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In 1964, Jordan was elected to the Missouri House. Tolbert likes to say that the plan was that he would be Jordan's successor when Jordan was ready to retire.
The following July, Jordan was locking up for the night at the Green Duck tavern he owned on 26th Street and Prospect when he was gunned down. Tolbert says that if Jordan hadn't been assassinated, "I'd be a former president of the United States right now ... at least a sitting United States senator."
In 1971, Tolbert ran for City Council against an incumbent. He won by nearly 46,000 votes.
Tolbert thrived in the book-smart world of academia, but when it came to working with fellow members of the Council, Tolbert came off like a crybaby. He was shushed by then-Mayor Charles Wheeler for initiating long, fruitless debates in the council chambers. He responded by calling the mayor "out of order."
Then came Tolbert's demands. He wanted a personal aide. He insisted on an office. When he didn't get it, he commandeered a meeting room in City Hall as his own.
When Tolbert's car broke down, he seized a city-owned car that was supposed to be shared by all Council members. Tolbert refused to give the car back when pressed by other Council members and dared them to repossess it. The issue played out in the press, right up until a City Works employee towed the car from a store that Tolbert owned on Swope Parkway called Bargain Boutiques. Tolbert accused the Council of racism.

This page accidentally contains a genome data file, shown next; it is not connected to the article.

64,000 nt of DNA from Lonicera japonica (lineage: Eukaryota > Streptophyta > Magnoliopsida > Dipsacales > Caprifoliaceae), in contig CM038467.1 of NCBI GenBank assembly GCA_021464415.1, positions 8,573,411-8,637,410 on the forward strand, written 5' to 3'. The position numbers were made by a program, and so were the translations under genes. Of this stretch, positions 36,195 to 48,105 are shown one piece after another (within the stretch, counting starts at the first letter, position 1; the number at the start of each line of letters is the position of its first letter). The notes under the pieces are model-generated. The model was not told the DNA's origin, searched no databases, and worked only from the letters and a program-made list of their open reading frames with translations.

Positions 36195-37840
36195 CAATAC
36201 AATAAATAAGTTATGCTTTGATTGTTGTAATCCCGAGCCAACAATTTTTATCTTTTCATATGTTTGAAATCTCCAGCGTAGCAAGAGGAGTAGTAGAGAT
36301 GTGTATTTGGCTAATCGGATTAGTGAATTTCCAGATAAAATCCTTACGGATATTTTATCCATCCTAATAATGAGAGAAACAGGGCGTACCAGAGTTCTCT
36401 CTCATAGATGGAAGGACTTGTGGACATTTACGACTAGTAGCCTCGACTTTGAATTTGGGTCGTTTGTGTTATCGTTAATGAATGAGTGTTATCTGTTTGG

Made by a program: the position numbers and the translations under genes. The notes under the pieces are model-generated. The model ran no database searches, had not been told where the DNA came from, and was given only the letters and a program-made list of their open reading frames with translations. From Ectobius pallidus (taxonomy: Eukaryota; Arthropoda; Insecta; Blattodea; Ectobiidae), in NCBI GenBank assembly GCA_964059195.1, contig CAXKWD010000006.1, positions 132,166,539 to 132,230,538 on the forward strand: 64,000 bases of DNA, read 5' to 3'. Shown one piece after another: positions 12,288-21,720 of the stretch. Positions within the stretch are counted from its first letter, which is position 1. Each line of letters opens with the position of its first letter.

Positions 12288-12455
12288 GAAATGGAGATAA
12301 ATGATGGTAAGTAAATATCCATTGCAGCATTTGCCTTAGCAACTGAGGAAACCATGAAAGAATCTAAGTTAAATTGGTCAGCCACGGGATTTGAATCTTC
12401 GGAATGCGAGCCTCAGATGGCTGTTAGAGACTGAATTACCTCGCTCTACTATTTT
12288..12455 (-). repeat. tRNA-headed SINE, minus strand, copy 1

The Bargain Boutiques store led to another public embarrassment. When Tolbert wrote a bad check to buy $400 in store fixtures from a Wichita company, police charged him with a felony. The case was dismissed, but subsequent newspaper articles reported that Tolbert also hadn't been paying rent for his storefront.
Tolbert began missing Council meetings without explanation. After the 12th consecutive absence, the Star reported that he was "seen entering City Hall late this morning and was found clearing papers from the drawers of his desk in the Council offices on the 24th floor of the building." Tolbert resigned in late 1974, telling reporters that his future plans included "working out personal problems."
Tolbert fled to Los Angeles for 10 years of what he likes to call "exile." It was familiar territory; he had spent half a year in the 8th grade there with his mother, until she suffered a nervous breakdown. He worked as a textbook salesman and as a personnel manager for a security guard company.
Tolbert flirted with the idea of buying a house, but found the Los Angeles housing market too expensive. So he returned to Kansas City, where he was pleased to find plenty of cheap houses for sale east of Troost. He bought up 20-some "fixer-uppers." If he had good intentions with the properties, his plans never materialized.
Debra Higgs bought her home near Woodland Avenue on East 36th Street two years ago. She was thrilled after years of saving to finally be able to call herself a homeowner. One of the first things she did to fix up her new place was to pull out the old, "pissy smelling" carpet and take it to the curb.
The carpet didn't disappear with the trash. Instead, it ended up draped over the weed-filled lawn of the property next door. Tolbert had incorporated her trash as part of the patchwork quilt of carpet scraps that lead up to the front steps of a property he owns at 1806 East 36th Street.